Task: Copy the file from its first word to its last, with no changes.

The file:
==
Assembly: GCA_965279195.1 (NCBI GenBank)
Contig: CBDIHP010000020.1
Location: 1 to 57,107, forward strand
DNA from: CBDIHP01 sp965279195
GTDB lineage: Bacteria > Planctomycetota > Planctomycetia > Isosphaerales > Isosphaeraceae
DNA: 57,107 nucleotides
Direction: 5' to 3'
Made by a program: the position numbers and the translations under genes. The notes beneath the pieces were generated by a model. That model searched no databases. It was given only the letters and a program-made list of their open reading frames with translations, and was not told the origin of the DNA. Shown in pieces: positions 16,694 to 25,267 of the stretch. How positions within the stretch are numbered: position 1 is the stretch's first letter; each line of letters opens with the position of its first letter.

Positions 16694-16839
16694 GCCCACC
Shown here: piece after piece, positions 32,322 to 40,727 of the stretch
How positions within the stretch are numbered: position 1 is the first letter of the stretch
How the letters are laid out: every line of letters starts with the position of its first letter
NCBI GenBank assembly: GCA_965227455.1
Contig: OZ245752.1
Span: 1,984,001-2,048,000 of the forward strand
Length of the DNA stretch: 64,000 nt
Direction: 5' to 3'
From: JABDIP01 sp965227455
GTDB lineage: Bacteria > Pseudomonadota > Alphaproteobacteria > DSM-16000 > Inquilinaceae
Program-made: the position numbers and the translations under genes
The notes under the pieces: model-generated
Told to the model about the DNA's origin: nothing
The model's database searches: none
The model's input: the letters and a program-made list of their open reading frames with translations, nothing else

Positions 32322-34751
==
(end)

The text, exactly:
Assembly: GCA_965279195.1 (NCBI GenBank)
Contig: CBDIHP010000020.1
Location: 1 to 57,107, forward strand
DNA from: CBDIHP01 sp965279195
GTDB lineage: Bacteria > Planctomycetota > Planctomycetia > Isosphaerales > Isosphaeraceae
DNA: 57,107 nucleotides
Direction: 5' to 3'
Made by a program: the position numbers and the translations under genes. The notes beneath the pieces were generated by a model. That model searched no databases. It was given only the letters and a program-made list of their open reading frames with translations, and was not told the origin of the DNA. Shown in pieces: positions 16,694 to 25,267 of the stretch. How positions within the stretch are numbered: position 1 is the stretch's first letter; each line of letters opens with the position of its first letter.

Positions 16694-16839
16694 GCCCACC
Shown here: piece after piece, positions 32,322 to 40,727 of the stretch
How positions within the stretch are numbered: position 1 is the first letter of the stretch
How the letters are laid out: every line of letters starts with the position of its first letter
NCBI GenBank assembly: GCA_965227455.1
Contig: OZ245752.1
Span: 1,984,001-2,048,000 of the forward strand
Length of the DNA stretch: 64,000 nt
Direction: 5' to 3'
From: JABDIP01 sp965227455
GTDB lineage: Bacteria > Pseudomonadota > Alphaproteobacteria > DSM-16000 > Inquilinaceae
Program-made: the position numbers and the translations under genes
The notes under the pieces: model-generated
Told to the model about the DNA's origin: nothing
The model's database searches: none
The model's input: the letters and a program-made list of their open reading frames with translations, nothing else

Positions 32322-34751